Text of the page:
So imagine you are in the middle of a campaign to convince the world you are not the nasty old polluting oil giant of old. Then in walks Richard Sykes with a secret plan to build some mini-refinery on beautiful countryside that is among the most protected in Britain, a plan that would require a new road and motorway junction to service it, and absolute secrecy until the last possible moment because of the furore it will cause. Ten or fifteen years ago BP might have swallowed hard and said, ‘Fine.’

Today? As one industry analyst put it, ‘They’d run a million miles. The pain could never be worth the gain. You’d have everybody on your case, including the hardened environmentalist nuts.’

Also, just to be practical, there are plenty of other places you could put it, places that have existing planning permission and adequate road arrangements. Such as the London area, which is where BP appears to wish to site its planned centre.

None of this is particularly secret. Several oil people we spoke to said immediately that a company like BP would not, in the 21st century, have any truck with a plan that had huge and controversial environmental ramifications and was sited slap bang in south east England and involved the destruction of beautiful countryside. It would be corporate suicide. How could it stand up and claim to be squeaky clean in its expensive advertising with a nasty like that hanging on the doorstep of London, in full view of national and international media?

But Imperial appear to have missed this obvious point altogether. Perhaps Richard Sykes and his colleagues are living in a 1980s time warp in which large corporations and institutions can do pretty much what they please, where they please. If so, do you think they are starting to wake up to reality now?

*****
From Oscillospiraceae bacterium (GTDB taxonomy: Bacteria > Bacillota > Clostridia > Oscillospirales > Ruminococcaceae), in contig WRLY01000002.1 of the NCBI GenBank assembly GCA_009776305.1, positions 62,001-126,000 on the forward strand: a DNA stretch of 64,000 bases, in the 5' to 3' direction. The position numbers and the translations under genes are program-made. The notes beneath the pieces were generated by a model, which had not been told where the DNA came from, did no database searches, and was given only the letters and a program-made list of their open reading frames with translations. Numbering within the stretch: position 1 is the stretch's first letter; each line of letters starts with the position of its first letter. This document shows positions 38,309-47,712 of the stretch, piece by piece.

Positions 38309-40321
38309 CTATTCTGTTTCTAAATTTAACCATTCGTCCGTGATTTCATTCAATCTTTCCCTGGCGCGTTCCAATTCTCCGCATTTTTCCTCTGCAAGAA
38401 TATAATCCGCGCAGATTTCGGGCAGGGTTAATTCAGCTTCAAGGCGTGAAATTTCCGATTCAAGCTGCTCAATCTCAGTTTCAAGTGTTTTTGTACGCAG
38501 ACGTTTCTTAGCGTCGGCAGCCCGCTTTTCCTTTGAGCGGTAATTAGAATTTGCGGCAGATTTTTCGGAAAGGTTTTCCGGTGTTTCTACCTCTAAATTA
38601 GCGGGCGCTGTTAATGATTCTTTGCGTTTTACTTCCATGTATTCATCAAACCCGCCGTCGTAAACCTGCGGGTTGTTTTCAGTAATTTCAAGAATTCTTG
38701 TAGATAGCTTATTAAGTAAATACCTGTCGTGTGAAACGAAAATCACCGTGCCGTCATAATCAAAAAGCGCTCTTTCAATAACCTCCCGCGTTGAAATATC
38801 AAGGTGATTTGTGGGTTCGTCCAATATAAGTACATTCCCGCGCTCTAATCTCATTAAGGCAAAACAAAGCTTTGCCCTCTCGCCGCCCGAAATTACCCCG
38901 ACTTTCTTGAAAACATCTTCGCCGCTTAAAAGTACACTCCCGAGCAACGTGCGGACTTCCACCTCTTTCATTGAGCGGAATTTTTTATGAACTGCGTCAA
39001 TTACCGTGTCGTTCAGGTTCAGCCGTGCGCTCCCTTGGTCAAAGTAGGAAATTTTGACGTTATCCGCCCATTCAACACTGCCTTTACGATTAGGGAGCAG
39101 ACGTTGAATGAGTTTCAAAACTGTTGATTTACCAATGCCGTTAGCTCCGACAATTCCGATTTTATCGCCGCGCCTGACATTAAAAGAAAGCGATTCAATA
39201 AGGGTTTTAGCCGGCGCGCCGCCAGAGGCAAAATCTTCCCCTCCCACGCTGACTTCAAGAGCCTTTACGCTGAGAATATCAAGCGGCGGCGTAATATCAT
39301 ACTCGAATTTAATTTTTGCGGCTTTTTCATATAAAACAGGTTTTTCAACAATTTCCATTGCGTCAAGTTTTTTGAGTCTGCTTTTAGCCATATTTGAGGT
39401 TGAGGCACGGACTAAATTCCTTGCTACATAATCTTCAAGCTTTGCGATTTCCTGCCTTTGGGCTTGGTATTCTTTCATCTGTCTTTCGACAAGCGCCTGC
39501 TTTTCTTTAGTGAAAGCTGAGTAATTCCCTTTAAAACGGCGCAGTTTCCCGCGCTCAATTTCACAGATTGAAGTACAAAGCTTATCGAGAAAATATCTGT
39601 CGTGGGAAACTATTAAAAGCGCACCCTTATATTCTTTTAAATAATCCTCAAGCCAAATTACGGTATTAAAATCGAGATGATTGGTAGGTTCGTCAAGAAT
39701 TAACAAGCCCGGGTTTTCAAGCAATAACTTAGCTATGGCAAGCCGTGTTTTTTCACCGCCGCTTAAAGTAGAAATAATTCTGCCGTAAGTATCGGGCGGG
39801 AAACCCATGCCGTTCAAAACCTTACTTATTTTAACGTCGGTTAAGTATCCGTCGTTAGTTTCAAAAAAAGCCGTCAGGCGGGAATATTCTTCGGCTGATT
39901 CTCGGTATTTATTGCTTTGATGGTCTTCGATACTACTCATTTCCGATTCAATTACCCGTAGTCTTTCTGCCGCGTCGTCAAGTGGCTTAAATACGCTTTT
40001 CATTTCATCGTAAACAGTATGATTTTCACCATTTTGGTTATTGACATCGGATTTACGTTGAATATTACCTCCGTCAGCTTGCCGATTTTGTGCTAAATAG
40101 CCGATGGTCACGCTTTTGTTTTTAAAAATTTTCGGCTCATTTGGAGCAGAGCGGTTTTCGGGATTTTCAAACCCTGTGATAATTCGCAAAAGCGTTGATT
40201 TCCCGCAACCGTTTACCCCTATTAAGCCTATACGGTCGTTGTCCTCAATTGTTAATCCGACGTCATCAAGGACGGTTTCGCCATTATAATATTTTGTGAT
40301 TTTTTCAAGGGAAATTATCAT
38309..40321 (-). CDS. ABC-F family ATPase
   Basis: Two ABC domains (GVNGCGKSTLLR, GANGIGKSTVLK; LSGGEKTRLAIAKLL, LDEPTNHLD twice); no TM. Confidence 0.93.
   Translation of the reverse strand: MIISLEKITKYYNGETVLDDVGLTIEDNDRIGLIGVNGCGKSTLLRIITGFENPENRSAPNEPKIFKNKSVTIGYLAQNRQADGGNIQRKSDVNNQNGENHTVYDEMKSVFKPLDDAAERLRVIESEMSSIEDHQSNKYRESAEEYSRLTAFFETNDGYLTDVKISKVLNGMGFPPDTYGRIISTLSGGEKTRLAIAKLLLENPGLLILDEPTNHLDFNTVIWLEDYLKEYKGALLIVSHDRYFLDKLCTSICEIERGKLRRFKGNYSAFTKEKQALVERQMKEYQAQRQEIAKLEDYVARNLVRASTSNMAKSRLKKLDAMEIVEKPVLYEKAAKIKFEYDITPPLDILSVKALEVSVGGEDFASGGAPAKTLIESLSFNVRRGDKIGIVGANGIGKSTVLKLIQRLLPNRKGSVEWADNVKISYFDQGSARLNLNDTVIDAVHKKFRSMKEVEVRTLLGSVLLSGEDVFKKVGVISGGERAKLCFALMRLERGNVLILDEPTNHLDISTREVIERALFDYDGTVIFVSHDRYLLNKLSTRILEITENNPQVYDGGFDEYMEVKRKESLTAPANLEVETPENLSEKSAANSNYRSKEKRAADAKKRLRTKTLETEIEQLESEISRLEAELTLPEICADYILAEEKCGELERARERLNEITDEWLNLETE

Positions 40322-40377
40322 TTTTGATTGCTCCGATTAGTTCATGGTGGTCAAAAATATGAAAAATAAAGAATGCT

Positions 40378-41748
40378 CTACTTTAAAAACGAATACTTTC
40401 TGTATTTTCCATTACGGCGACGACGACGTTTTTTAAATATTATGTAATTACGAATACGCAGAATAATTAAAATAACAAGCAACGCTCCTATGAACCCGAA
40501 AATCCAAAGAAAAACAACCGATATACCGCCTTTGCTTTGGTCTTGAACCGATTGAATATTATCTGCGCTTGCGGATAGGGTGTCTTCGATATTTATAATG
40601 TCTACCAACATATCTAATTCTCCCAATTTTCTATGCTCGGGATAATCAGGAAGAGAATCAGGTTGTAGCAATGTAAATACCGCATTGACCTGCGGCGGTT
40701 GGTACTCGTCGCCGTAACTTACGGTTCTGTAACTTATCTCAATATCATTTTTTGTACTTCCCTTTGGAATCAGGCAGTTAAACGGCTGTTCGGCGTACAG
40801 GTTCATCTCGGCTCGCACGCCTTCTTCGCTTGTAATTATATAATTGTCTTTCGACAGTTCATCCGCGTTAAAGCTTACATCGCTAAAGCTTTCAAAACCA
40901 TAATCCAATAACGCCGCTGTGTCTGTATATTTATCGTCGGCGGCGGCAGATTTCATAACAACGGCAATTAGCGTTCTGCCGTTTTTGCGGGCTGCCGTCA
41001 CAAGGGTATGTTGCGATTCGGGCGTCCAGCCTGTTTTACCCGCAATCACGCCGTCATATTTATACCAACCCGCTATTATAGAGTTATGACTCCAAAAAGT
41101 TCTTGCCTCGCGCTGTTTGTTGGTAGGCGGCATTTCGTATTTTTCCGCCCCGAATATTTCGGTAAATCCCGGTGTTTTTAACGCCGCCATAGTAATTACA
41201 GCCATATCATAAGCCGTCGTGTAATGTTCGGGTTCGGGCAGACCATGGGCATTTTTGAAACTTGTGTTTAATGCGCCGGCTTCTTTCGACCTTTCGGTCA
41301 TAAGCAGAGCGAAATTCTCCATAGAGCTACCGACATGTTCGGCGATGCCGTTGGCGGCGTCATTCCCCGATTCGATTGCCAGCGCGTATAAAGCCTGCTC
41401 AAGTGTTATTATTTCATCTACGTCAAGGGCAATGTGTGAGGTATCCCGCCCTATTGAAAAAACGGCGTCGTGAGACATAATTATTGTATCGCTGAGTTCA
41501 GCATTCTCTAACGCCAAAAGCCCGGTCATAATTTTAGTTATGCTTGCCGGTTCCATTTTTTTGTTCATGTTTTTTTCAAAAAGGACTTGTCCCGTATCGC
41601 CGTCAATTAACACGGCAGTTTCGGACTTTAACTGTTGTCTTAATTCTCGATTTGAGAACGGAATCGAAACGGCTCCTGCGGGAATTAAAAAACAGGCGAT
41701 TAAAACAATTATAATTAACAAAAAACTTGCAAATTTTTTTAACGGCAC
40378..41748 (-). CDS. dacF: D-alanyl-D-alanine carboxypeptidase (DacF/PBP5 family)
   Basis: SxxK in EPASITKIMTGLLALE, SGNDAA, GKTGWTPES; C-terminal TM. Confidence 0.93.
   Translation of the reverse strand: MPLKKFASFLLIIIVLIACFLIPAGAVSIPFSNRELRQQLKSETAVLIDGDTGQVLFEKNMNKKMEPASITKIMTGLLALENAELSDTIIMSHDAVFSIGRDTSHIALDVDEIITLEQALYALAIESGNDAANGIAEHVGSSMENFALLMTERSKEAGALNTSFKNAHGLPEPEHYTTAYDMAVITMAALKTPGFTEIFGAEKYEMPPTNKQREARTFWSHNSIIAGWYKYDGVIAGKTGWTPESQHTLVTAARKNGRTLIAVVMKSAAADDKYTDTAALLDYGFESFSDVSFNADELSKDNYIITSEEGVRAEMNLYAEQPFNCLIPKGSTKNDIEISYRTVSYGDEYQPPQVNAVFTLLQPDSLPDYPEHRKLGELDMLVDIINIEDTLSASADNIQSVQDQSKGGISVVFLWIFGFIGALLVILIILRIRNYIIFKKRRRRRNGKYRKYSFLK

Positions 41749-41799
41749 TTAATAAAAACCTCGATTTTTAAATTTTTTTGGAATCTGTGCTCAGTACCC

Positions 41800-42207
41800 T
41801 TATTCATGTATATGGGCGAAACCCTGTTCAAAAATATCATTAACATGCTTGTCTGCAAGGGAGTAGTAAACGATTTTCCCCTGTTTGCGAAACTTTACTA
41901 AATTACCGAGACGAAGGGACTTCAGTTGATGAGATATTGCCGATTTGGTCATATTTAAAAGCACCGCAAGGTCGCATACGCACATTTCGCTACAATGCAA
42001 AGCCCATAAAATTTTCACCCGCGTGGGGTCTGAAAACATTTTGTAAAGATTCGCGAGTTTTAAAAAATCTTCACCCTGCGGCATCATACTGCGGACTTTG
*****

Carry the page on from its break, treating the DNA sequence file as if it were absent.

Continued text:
About David Hewson

Professional novelist, published in more than 20 languages. Creator of the Nic Costa series set in modern Rome, Pieter Vos in Amsterdam, adaptions of the Sarah Lund stories in Copenhagen, and versions of Shakespeare worked for Audible.
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5 Responses to Has BP saved us from a refinery on the doorstep?

  1. Marlon Sorken says:

    Forget Shell and BP, have you thought of Yukos yet Mr Sykes? Just your sort it would seem. I am sure you can spin the idea that this russian giant is gravely concerned about the enviroment, given enough financial backing of course.

  2. Ben Moorhead says:

    David, This is spot on. I had only realised a few weeks ago that no sponsor worth their salt, least of all BP, would want to be bound in to one of the worst enviro-plans this country has seen this Century. They would run a mile. I’m not so sure about the russians but then ,of course, that would not suit Sir Richard’s profile as he craves his way to his enoblement.

  3. Joanna Williams says:

    My boss (who doesn’t think it’s a waste of a glorious summer weekend to read several Sunday papers) said she saw an article in one of the colour supplements about Wye, Countess Sondes, etc.

    From what I understand, the story was that the plan (sorry, idea) is still on; when it was put to the Countess that it would be a large, unwelcome blot on a beautiful and protected landscape, she said ‘oh, the locals have been consulted’ – !

    But I only got this second hand – perhaps someone could point me to the original article? The more this story unfolds, the more I think it’s one for Private Eye…

  4. David Hewson says:

    The joys of Google. The story in question was in The Standard which is doubtless why we numpties out in the sticks didn’t see it. It appeared in ES Magazine on July 7 with the headline: University challenge: Countess Sondes on building a new Oxbridge. Unfortunately the Standard clearly don’t think it important enough to run on their website so I have no idea what it said.

    Countess Sondes’ statements have been difficult to interpret to say the least, and our requests for clarification have not been answered. However she has previously emphasised several times that her non-food UN institute is not dependent on Imperial’s greater plan, though she might like it to be sited in Wye Park if it ever happened. If someone has a copy of ES from July 7 please feel free to send a scan using our new attachment friendly email sysem in the sidebar.

  5. Ben Moorhead says:

    I did see the article in the Evening Standard glamorising the Countess Sondes,her sprawled across a cushion-clad sofa wider than the Thames Gateway.For my part I would rather deal with issues and substance than would be centrefolds and titles.It is noticeable that the countess has not commissioned masterplanners to develop her visions on her own 4,500 acres.